Video calling can still feel inconvenient and unprofessional, which could have negative effects on one’s well-being. One SurveyA September 2021 study of over 20,000 participants from 101 countries showed that those who are dissatisfied by video calling were more likely be isolated during the pandemic. Daisy Fancourt, an associate professor at University College London and a leader of the COVID-19 Social Study, says that while video calls shouldn’t be viewed as a replacement for in-person contact, in moderation they seemed to help people stay connected and happier. “We found that people who have used video calls, as well as regular phone calls, as a virtual means of staying in touch [for] limited amounts of time per day— that seems to have been beneficial,” says Fancourt.

Volunteering and being neighborly

People needed to discover new ways of connecting outside of the social circle they were in after the pandemic. For example, many people became closer with their neighbors or began volunteering. The COVID-19 Social Study found in September 2021 that a third of respondents said they’d received more support from their neighbors during the pandemic than before it.

Volunteering has also become more popular. April 2020, the U.K.’s National Health Service asked for volunteers who would do tasks like shopping for people who were isolating or quarantining, transporting patients and moving equipment. It met its goal—250,000 volunteers—in less than 24 hours; two days later, it met its second goal of 750,000 people. The happiness of those who gave their time was likely to be reflected in the fact that volunteerism has positive effects on not just the help recipients but also the volunteers. One May 2021 AnalyseOver 55,000 U.K. Adults were surveyed by the COVID-19 Sociological Study over 11 weeks. The results showed that volunteering is one of the most important activities to increase life satisfaction.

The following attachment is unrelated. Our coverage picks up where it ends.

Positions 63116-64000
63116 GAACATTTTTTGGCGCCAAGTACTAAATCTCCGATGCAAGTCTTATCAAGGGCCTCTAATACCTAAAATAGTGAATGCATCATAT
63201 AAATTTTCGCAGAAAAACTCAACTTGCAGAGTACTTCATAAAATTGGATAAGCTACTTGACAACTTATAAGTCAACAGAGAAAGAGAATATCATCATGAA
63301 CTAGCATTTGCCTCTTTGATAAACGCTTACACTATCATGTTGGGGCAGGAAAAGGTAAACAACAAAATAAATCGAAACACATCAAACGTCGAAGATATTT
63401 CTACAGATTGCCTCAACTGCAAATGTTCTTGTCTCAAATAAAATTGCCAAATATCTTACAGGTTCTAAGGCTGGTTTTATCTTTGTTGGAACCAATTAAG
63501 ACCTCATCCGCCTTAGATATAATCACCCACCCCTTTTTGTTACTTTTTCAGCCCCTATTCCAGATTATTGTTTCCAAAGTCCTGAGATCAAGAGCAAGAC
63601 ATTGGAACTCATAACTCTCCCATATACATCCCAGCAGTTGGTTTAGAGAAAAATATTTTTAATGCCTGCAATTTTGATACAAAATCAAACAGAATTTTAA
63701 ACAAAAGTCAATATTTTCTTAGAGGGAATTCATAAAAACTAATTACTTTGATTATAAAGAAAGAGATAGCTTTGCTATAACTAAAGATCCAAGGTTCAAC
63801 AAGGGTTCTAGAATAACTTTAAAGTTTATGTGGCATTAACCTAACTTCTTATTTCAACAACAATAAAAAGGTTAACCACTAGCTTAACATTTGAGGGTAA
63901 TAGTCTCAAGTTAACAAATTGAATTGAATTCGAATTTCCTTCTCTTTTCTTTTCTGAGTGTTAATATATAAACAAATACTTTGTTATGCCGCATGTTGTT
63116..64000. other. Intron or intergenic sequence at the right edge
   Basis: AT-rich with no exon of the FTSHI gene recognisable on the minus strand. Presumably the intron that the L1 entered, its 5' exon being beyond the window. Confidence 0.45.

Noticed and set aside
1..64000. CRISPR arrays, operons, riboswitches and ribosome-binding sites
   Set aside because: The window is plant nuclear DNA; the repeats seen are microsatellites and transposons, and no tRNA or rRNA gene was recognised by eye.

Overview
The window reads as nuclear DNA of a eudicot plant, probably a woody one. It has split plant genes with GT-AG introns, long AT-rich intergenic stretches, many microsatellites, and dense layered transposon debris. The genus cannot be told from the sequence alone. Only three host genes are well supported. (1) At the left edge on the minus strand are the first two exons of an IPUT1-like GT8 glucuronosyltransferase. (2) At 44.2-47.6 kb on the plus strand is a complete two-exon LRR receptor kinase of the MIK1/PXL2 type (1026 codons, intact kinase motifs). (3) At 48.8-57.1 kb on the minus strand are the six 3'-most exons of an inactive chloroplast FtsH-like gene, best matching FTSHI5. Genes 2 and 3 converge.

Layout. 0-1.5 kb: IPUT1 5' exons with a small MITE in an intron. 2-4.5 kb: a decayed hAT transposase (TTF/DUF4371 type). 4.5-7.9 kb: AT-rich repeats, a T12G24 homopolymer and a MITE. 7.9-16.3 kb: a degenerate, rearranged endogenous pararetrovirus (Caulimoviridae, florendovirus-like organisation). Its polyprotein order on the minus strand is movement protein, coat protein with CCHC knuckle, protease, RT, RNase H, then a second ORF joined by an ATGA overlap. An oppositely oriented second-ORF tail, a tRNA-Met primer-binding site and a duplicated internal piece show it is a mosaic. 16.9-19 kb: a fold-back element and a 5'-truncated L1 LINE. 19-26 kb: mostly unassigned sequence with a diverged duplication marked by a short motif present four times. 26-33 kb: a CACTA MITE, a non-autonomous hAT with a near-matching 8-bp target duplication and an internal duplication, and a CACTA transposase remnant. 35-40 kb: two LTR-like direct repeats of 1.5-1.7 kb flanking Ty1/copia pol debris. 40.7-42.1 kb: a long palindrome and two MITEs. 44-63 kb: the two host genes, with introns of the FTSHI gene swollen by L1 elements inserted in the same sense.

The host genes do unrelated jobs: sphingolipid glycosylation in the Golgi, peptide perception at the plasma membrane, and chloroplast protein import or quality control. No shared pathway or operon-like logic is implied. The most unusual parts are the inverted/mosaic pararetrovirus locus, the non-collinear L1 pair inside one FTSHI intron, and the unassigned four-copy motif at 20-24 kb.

Exercising and hobbies

Social strategies may not be the best. People who enjoy being outdoors., like gardening, and creative pursuits like making art and reading have also supported people’s wellbeing, says Fancourt. Exercise, which has been linked in past studies to mood-boosting activities, is another. The emotional rewards. In a survey, nearly 13700 respondents from 18 countries were surveyed. Frontiers in Psychology In September 2020, it was found that those who exercised more often during lockdown had better moods. Most people seem to have understood that exercise was an important way to keep their spirits up; the study found that people generally didn’t exercise less during lockdown than they did before, and nearly a third of people exercised more.

However, these measures are only applicable to those who were unable to care for their loved ones or became seriously ill from the virus. One striking thing about the data surrounding wellbeing during the pandemic is that it’s inherently unfair; for instance, having a low income is associated with poorer mental health during the pandemic, according to the results of the COVID-19 Social Study. However, if there’s any silver lining to the psychological upheaval of the pandemic, it’s greater mental health literacy, says Fancourt. People were forced to grapple with their own understanding of mental health, “their ability to talk about it with appropriate language, their ability to recognize their own symptoms and feelings or potential mental health problems,” she says. “COVID has been its own campaign about mental health.”